Blood: The Last Vampire and Blood+ are spinoffs featuring similar characters to Blood-C, but they are all set in alternate universes and so are un-required watching.
Images in this review are NSFW, TW:graphic dismemberment.
Length: 12 x 24 minute episodes
Genre: Action, horror, slice-of-life
Year of release: 2011
In Blood-C, Saya Kisaragi sings to the cicadas on her leisurely strolls to school, proceeds to be chewed out by her teachers for her tardiness, then spends the day hanging out with her cliche, one-note friends, exchanging shallow banter. Then, at the end of the series, she frantically backtracks that path as her classmates, ones that still haven’t been squashed or bludgeoned to death by monsters, are slaughtered in the most unimaginably gruesome ways possible, and the bloodshed extends outwards to the rest of her village for some of the most gut-churning five minutes of television ever. Blood-C is an anime of dualities.
For the first few episodes, Blood-C plays out a lot like a gothic, high-stakes re-skin of Sunday morning television shows – that its story comes from CLAMP, the author group behind the saccharine sweet Cardcaptor Sakura is probably unlikely to surprise by that fact, but keep it mind by the end of the show and that fact is sure to disturb. Saya makes those walks to schools as aforementioned, but when she gets home to the local shrine, the master there gives her a sword and tasks her with the killing of a local monster pulled out of Japanese folklore. Called Eldar Bairns, Saya’s tense combat with these creatures is the highlight of the show’s opening and eases you gently into Blood-C’s dichotomy of tone, slicing right down the middle of tense, horror mystery and Saya’s normal (if comically clumsy and slightly juvenile) high-school girl life in the boonies.
Tsutomu Mizushima helms the direction of this one, and his background as a Sound Director comes across while he’s teamed up with long-time colleague, Sound Director Ysohikazu Iwanami, and the pair make the atmosphere of the show its greatest strength. The long-shots of Saya’s walks to school veer ever so slightly into the unnerving as the cicadas chirp a seemingly loudening fuzz, and during combat, there is scant music; the sounds of sword swishing and monster hulking dominates the soundscape, and really grips.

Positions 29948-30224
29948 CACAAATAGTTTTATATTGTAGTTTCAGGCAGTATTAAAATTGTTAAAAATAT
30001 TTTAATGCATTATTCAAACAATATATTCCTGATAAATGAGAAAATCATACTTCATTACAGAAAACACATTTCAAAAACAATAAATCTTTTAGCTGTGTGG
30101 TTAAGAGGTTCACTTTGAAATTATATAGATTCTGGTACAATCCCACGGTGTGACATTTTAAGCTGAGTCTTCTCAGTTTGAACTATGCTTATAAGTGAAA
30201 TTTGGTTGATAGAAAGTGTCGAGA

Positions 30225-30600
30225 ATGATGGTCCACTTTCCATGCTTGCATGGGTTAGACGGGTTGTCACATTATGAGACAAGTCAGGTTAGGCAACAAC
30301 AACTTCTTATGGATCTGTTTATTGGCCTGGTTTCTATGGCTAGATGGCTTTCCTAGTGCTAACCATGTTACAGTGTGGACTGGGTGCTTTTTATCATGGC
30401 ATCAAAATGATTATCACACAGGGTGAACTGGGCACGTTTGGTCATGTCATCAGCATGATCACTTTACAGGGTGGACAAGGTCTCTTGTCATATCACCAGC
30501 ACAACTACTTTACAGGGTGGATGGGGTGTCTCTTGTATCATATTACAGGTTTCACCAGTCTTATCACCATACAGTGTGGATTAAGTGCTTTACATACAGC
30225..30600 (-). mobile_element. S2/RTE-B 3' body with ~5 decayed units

By the fourth episode, the routine has gone mostly undeveloped, continuing to ridicule its protagonist for her clumsiness in awkward comic skits, and repeating her friend-group’s stereotyped gags. It’s a little long in the tooth by the time the revelations come. Blood-C’s cool, calm ambience is then cut open by twist after twist, turning Saya’s world upside-down and moving the series into an excellent thrill-ride. She continues to battle monsters, but must question her place in the world, and the reality of her situation, as she comes closer to her own truth.
And, then finally, it all comes raining down in blood and slaughter. Monsters begin to attack people and she hears lines from her classmates such as ‘I didn’t sign up for this!’ She tries to defend people from being munched in half by giant spider-like creatures, and watches as her friends are decapitated or squeezed of their lives in front of her. This is absolutely not an anime for the faint-of-heart – nor China, it would turn out, as the censored version is famous for being nearly unwatchable, as rays of light are forced to cover all the splattered guts. But then again, Tsutomu Mizushima couldn’t give a rat’s ass about that market.
It’s a frantic, distressing ride to the finish line, but the foundation isn’t quite there to make it an epic one. I’ve got to return to those opening four episodes, because it’s where it all went wrong: it’s hard to take Saya, and by-extension, much of the show, seriously, because the juxtaposition doesn’t ring true. The quiet part of the show is excellent, but it’s hard to feel Saya’s grand loss as her favourite world, a world of peaceful lunchtimes and crushing on the local sweetshop owner, is stripped away from her, because it’s just too shallow; likewise, the two sides of her character – and there are only two, not one more side or a join between the two – seem to cancel each other out. The combat proficient badass and moe clutz don’t mesh, and Nana Mizuki’s performance as Saya is just as much a mixed bag, as the guttural confidence of her later-series is balanced against the brittle, thin, raspy high-pitch that fails to sell the former. Indeed, Blood-C is an anime of dualities, but one half is given much more care than the other.